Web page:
Carbon capture and storage (CCS) can make a promising contribution for reducing the amount of anthropogenic carbon dioxide released to the atmosphere and thus can help in containing the greenhouse effect. While the different capture and storage technologies for carbon dioxide are under extensive investigation, long distance transportation and re-injection issues have been neglected. Natural and synthetic carbon dioxide are transported in the USA for enhanced oil recovery purposes since the 1980s, but the transport of anthropogenic carbon dioxide will make new demands on the pipelines because of the different impurities in the gas originating from different sources of the carbon dioxide.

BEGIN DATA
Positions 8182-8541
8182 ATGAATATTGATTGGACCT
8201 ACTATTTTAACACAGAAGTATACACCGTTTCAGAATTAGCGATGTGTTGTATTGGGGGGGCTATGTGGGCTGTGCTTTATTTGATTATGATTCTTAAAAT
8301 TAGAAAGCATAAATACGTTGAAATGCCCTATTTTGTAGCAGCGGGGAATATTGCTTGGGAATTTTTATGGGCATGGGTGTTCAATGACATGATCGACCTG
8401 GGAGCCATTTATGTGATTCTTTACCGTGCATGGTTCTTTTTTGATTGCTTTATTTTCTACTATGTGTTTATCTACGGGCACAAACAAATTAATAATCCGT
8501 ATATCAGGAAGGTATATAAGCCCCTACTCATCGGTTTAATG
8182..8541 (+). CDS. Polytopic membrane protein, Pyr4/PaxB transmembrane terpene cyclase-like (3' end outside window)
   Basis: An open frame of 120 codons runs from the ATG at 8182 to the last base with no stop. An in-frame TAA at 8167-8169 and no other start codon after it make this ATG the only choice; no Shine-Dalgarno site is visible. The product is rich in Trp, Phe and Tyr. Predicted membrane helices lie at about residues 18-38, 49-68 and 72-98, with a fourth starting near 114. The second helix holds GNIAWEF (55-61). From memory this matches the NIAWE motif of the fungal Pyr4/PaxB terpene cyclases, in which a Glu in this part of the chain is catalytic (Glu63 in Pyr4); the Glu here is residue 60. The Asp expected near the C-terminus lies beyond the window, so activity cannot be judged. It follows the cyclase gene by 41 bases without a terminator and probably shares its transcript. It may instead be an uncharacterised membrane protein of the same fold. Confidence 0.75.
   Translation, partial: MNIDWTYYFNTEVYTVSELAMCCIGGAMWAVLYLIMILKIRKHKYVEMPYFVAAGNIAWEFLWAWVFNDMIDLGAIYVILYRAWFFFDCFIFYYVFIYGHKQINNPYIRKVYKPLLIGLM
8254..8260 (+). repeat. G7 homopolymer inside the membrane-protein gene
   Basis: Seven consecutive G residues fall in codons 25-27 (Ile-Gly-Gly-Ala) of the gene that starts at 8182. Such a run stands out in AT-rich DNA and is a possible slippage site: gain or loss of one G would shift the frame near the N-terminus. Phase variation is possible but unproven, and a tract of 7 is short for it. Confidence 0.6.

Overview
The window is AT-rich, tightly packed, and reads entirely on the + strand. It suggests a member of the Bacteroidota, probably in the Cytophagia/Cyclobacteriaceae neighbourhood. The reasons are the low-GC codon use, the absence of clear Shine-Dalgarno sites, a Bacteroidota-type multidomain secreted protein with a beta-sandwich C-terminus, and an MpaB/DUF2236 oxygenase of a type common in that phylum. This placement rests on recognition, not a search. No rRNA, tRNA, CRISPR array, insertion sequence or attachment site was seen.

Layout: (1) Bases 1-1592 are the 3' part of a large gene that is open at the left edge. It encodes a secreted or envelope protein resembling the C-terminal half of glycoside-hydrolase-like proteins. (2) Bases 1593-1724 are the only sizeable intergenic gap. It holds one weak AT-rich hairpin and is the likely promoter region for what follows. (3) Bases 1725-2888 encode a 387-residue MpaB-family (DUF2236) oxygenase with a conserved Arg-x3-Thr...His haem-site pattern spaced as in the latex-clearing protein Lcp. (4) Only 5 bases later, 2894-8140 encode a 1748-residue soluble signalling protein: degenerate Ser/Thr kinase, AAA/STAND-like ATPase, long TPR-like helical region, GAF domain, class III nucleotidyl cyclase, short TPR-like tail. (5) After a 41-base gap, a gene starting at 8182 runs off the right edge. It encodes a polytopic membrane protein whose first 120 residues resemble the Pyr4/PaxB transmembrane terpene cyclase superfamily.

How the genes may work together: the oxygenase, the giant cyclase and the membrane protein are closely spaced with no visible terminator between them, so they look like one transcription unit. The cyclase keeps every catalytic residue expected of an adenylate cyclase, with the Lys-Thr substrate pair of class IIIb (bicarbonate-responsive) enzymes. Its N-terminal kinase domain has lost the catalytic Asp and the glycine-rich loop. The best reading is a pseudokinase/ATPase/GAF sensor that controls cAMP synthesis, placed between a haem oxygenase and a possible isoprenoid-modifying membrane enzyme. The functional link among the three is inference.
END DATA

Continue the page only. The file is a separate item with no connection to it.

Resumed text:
This work describes a joint industry project which has the aim of investigating several aspects of the pipeline transportation issue for CCS. The ongoing research covers an in-depth study on the likely composition and constitution of the carbon dioxide mixtures coming out of the capture process. Its results are providing the basis for the experimental tasks of the project. Here, the effect of anthropogenic carbon dioxide gas mixtures on different corrosion phenomena is investigated and various corrosion control concepts are tested. The experimental approach will include both lab testing and large scale tests on complete pipe sections. Furthermore, the dispersion behaviour of carbon dioxide upon release from the pipeline is studied in terms of experimental work accompanied by flow and dispersion simulations. The results of these investigations will contribute to the definition of standards and guidelines for designing and operating carbon dioxide pipeline networks. The project is initiated by a consortium of companies encompassing an electricity and gas transporter (National Grid), two energy providers (GdF SUEZ and Open Grid Europe), an oil and gas company and energy provider (eni) and three pipe manufacturers (EUROPIPE, Salzgitter Mannesmann Line Pipe and Vallourec & Mannesmann Tubes) supported by two research centres (Centro Sviluppo Materiali and Salzgitter Mannesmann Forschung) all contributing to other aspects of transporting carbon dioxide.